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Angiogenesis is the formation of new blood vessels from preexisting ones and is required for tumor growth and metastasis (3). Tumor angiogenesis is stimulated by angiogenic growth factors like VEGF, basic fibroblast growth factor (bFGF), transforming growth factor (TGF), and interleukin 8 (IL-8). VEGF and its receptors have been described as the fundamental regulators of angiogenesis (4) and play an important role in tumor progression (5, 6). VEGF expression and its receptor function are required for tumor growth, invasion, and metastasis in animal models (7–10). VEGF and VEGF receptors were found to be expressed in human ovarian carcinoma (11, 12). Inhibition of VEGF blocked the cell proliferation of ovarian cancer cells in vitro and tumor growth in vivo through an autocrine mechanism (12, 13). VEGF-trap decreases tumor burden and inhib- its ascites formation (14). However, overexpression of VEGF significantly enhanced cell survival after growth factor withdrawal and provided resistance to apoptosis induced by cisplatin (13). Thus, inhibiting the role of VEGF in promoting angiogenesis and tumor growth is becoming a target for ovarian cancer therapy. Hypoxia inducible factor 1 (HIF-1) activates the transcription of many genes, including VEGF (15). HIF-1 activates the expression of the VEGF gene by binding to the hypoxia response element (HRE) in the VEGF promoter (16). HIF-1 is overexpressed in many human cancers (17), and levels of its activity in cells correlate with tumorigenicity and angiogenesis (18). HIF-1 is composed of HIF-1 and HIF-1 subunits (19, 20). In most experimental systems, the HIF-1 protein levels are constitutively expressed but rapidly degraded by the ubiquitin-proteasome pathway under normoxia (21, 22), a process mediated by specific binding of pVHL, the product of the von Hippel–Lindau (VHL) tumor suppressor gene (23). By controlling HIF-1– pVHL physical interaction, prolyl hydroxylation of HIF-1 is critical in the regulation of HIF-1 steady- state levels (24, 25). Under hypoxia, the absence of oxygen prevents the hydroxylases from modifying HIF-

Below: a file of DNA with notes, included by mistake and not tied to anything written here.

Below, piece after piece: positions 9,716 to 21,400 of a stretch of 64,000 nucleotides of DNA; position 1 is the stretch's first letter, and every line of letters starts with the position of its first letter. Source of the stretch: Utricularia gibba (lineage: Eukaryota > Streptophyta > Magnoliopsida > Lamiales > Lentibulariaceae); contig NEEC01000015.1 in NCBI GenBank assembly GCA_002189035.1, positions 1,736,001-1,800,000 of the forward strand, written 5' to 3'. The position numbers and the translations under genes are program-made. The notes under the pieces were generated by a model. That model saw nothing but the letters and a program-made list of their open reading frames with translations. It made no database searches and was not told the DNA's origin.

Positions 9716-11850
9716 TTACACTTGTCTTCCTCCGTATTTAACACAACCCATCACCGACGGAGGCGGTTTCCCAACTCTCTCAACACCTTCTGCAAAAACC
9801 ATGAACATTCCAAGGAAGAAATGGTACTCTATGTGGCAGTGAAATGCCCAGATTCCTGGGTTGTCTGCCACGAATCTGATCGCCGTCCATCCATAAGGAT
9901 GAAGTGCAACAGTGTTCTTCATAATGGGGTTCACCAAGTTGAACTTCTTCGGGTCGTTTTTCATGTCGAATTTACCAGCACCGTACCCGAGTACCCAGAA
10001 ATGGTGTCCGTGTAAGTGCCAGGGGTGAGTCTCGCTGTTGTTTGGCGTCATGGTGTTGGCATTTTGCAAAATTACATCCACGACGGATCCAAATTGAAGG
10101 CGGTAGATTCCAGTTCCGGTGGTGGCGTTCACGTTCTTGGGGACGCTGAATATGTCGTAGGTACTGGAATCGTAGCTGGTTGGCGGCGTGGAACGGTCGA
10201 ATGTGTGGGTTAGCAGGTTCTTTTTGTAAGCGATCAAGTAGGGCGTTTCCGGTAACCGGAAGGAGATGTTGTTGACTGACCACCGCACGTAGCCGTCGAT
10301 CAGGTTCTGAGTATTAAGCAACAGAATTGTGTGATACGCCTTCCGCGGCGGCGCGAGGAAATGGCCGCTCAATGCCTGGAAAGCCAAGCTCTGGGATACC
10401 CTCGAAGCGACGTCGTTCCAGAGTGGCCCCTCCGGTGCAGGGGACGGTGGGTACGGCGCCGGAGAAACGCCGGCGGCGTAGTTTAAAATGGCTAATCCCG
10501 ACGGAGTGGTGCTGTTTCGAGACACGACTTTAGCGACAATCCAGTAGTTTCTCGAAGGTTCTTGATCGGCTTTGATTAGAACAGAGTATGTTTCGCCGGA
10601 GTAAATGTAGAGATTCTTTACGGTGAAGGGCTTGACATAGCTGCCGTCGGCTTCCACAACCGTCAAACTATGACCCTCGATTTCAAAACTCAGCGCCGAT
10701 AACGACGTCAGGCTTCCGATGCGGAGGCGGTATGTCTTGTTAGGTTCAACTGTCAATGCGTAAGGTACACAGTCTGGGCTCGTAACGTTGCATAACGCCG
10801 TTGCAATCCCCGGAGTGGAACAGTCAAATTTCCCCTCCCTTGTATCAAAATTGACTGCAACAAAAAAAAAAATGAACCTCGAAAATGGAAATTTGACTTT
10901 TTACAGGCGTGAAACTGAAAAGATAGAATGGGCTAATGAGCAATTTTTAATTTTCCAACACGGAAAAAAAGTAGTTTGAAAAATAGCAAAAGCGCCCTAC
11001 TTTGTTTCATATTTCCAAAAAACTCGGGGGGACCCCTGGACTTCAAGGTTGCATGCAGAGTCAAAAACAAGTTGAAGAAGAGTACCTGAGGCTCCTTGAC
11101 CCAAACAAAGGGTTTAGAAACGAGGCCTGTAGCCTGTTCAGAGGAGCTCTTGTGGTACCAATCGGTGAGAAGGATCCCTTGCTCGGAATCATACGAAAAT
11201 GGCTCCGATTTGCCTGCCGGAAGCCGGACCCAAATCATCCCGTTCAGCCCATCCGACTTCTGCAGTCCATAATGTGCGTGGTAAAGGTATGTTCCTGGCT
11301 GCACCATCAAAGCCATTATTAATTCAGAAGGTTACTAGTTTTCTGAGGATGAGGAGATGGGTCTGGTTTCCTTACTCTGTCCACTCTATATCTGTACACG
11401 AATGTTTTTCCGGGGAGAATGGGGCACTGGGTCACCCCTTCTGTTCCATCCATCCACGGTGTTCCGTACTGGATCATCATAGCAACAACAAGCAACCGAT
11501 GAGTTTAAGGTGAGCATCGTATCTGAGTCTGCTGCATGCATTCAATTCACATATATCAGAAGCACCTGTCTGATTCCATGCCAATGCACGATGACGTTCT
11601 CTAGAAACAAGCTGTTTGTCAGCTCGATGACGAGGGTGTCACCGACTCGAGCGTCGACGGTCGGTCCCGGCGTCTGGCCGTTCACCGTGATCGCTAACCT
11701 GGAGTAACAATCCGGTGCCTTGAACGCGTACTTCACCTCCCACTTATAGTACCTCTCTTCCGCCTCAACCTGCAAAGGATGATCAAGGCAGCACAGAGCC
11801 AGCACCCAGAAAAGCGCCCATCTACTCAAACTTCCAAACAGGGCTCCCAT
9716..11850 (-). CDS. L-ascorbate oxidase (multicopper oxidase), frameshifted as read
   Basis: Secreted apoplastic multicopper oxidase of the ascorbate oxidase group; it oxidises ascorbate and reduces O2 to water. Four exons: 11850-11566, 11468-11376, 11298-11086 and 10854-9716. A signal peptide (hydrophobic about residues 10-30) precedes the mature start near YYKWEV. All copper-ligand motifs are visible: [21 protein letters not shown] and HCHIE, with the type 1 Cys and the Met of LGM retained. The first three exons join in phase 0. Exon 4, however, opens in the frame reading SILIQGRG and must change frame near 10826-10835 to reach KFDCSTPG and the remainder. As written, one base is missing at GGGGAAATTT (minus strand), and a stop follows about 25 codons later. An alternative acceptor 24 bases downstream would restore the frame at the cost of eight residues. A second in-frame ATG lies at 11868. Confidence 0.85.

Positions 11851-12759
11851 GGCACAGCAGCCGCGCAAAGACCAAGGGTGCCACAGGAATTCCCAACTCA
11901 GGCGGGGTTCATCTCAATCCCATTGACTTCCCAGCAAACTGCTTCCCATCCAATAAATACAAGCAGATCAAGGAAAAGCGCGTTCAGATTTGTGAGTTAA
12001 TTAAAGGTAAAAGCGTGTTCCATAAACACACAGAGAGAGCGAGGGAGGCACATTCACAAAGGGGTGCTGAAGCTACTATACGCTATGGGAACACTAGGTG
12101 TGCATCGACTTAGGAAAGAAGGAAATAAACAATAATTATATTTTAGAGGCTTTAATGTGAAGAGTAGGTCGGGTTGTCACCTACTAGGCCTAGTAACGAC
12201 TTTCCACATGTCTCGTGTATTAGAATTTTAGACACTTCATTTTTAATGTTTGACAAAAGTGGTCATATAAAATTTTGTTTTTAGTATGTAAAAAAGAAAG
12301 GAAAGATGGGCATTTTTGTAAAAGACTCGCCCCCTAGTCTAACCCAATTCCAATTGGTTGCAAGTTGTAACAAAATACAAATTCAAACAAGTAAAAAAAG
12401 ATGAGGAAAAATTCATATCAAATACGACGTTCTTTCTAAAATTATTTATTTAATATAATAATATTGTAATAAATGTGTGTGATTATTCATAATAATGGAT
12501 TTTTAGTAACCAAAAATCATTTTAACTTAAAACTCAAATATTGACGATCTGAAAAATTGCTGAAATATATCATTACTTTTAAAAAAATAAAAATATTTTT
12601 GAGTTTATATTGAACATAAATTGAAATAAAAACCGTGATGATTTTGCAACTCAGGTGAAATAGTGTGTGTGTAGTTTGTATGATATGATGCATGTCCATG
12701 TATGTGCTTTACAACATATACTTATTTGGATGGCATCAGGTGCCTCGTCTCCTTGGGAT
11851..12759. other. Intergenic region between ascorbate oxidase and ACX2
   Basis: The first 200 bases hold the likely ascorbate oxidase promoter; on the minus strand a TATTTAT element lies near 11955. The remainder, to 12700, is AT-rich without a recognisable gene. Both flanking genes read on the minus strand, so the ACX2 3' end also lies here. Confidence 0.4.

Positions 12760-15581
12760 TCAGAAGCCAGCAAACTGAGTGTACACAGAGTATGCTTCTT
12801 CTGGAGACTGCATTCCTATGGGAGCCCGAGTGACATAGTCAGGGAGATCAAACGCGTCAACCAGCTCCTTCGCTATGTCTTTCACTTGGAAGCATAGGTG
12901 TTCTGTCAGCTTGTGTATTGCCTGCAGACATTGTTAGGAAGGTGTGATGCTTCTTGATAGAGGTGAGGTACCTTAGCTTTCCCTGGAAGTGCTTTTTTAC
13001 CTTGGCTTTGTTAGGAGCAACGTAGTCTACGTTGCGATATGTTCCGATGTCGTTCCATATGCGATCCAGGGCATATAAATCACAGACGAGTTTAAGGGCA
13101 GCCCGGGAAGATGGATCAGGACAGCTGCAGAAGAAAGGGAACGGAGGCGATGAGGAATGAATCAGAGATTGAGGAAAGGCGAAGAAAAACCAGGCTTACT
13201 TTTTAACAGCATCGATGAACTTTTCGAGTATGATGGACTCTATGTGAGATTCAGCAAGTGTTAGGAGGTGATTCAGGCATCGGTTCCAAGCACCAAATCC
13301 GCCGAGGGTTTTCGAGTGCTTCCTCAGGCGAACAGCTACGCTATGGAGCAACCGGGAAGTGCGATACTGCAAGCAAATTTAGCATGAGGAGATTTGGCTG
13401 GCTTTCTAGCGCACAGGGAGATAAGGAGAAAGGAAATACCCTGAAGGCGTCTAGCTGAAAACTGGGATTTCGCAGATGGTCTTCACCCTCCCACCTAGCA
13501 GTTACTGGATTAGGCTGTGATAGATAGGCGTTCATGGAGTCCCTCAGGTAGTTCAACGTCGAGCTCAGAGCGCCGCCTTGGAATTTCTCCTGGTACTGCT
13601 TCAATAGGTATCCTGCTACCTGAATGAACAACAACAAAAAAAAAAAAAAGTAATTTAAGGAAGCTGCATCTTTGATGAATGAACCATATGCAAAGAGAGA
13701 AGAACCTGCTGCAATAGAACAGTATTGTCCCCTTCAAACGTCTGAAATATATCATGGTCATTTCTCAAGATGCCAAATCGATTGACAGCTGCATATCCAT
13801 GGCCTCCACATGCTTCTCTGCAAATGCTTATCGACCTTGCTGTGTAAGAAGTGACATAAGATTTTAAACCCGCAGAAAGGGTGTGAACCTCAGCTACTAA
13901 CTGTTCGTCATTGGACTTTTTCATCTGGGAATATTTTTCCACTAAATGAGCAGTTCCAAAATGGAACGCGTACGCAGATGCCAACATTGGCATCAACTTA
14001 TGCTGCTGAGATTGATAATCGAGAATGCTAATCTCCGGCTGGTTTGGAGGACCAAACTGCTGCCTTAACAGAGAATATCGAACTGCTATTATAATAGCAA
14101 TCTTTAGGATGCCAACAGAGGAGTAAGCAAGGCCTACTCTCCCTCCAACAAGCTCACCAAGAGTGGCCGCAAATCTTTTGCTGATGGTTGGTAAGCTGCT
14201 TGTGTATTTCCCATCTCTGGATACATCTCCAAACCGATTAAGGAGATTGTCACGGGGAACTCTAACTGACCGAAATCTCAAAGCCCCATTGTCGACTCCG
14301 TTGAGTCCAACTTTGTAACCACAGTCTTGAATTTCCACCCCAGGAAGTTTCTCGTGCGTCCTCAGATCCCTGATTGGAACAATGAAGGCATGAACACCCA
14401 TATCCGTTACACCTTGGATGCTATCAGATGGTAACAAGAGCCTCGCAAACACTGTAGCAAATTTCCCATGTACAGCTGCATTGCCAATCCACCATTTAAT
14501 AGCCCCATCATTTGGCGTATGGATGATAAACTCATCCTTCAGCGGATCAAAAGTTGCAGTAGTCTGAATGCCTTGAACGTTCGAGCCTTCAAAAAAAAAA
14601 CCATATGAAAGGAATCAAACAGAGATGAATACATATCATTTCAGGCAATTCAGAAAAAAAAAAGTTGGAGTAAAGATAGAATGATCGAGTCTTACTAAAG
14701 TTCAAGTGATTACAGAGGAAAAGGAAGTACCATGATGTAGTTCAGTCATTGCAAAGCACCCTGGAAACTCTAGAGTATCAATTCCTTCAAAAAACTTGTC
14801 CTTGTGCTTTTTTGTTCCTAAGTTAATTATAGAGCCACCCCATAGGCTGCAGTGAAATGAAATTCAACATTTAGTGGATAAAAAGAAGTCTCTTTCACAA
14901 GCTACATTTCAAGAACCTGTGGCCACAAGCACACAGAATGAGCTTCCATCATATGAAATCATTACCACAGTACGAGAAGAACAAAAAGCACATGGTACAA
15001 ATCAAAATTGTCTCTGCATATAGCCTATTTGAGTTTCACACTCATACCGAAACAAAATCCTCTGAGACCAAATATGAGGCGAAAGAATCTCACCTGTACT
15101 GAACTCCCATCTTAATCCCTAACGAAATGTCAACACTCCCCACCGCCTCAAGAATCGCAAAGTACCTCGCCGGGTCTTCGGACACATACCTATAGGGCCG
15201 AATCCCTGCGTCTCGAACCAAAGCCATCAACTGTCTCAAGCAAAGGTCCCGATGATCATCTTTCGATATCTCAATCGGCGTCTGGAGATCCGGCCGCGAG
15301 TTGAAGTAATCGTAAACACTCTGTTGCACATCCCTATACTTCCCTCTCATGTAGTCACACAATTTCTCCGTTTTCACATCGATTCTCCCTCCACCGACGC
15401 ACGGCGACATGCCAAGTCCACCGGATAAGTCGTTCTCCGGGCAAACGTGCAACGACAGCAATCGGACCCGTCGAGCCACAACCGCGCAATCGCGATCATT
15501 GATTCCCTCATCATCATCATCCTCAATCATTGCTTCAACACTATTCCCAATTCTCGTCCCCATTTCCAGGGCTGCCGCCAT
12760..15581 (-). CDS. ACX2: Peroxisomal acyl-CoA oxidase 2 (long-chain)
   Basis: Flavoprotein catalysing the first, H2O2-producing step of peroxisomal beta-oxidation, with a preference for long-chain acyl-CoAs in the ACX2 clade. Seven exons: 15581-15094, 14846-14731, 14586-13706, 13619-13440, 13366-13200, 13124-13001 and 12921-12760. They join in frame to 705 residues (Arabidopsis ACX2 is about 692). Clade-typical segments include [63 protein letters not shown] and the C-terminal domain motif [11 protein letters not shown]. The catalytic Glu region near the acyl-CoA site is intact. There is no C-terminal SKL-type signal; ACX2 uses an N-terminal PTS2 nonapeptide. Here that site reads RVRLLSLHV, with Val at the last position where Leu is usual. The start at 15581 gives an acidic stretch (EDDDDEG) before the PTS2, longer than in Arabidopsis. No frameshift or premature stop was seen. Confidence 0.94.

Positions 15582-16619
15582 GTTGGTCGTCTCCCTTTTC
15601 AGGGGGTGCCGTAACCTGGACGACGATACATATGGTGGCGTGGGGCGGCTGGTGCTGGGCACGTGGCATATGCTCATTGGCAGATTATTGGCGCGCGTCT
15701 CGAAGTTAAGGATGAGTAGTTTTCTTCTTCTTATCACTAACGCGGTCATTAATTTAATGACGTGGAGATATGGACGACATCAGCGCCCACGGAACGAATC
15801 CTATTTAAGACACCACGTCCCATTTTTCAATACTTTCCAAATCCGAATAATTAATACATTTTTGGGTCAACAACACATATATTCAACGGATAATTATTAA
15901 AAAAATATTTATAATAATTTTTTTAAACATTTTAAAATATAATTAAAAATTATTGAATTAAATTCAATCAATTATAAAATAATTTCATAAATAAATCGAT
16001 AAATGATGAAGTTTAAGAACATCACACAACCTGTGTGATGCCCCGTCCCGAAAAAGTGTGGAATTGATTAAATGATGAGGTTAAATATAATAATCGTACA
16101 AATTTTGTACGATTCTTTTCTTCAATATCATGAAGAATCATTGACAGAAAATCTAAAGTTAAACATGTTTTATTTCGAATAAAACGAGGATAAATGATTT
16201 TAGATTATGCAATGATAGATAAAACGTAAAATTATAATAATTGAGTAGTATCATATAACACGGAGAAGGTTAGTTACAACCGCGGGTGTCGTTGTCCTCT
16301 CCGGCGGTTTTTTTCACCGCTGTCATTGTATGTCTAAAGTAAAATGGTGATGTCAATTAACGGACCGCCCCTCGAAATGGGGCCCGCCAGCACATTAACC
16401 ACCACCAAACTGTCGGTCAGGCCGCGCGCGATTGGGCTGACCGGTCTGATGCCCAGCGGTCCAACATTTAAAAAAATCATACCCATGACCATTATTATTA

1 Correspondence: MBR Cancer Center, Department of Microbiology, Immunology and Cell Biology, West Virginia University, Morgantown, WV 26506-9300, USA. E-mail:

bhjiang@hsc.wvu.edu doi: 10.1096/fj.04-2175com

0892-6638/05/0019-0342 © FASEB

1 ; therefore pVHL fails to recognize HIF-1 , allowing

HIF-1 to accumulate. The regulation of HIF-1 can also be independent of the oxygen environment. Oncogenic mutations such as the loss of function of VHL (23), p53 (26), and PTEN (27) induce HIF-1 expression. Growth factors, cyto- kines, and other signaling molecules can stimulate HIF-1 protein synthesis via activation of the phospha- tidylinositol 3-kinase (PI3K)/AKT or mitogen-activated protein kinase (MAPK) pathways (28 –30). PI3K is a heterodimeric enzyme composed of a 110 kDa catalytic subunit and an 85 kDa regulatory subunit (31). The best-known downstream target of PI3K is the serine- threonine kinase AKT, which transmits survival signals from growth factors (32, 33). We and others recently demonstrated that PI3K/AKT signaling is required for VEGF expression through HIF-1 in response to growth factor stimulation and oncogene activation (27, 28, 34 –36). Apigenin (4 ,5,7,-trihydroxyflavone) is a common dietary flavonoid. It has low toxicity, is nonmutagenic, and is widely distributed in many fruits and vegetables including parsley, onions, oranges, tea, chamomile, wheat sprouts, and in some seasonings (37). Apigenin is used as a healthy food supplement and has recently been shown to possess anti-tumor properties (38 – 41). Nevertheless, its mechanism is unclear. In ovarian cancer, the catalytic subunit p110 of PI3K is increased in copy numbers (42), and PI3K catalytic subunit expression positively correlated with the expression of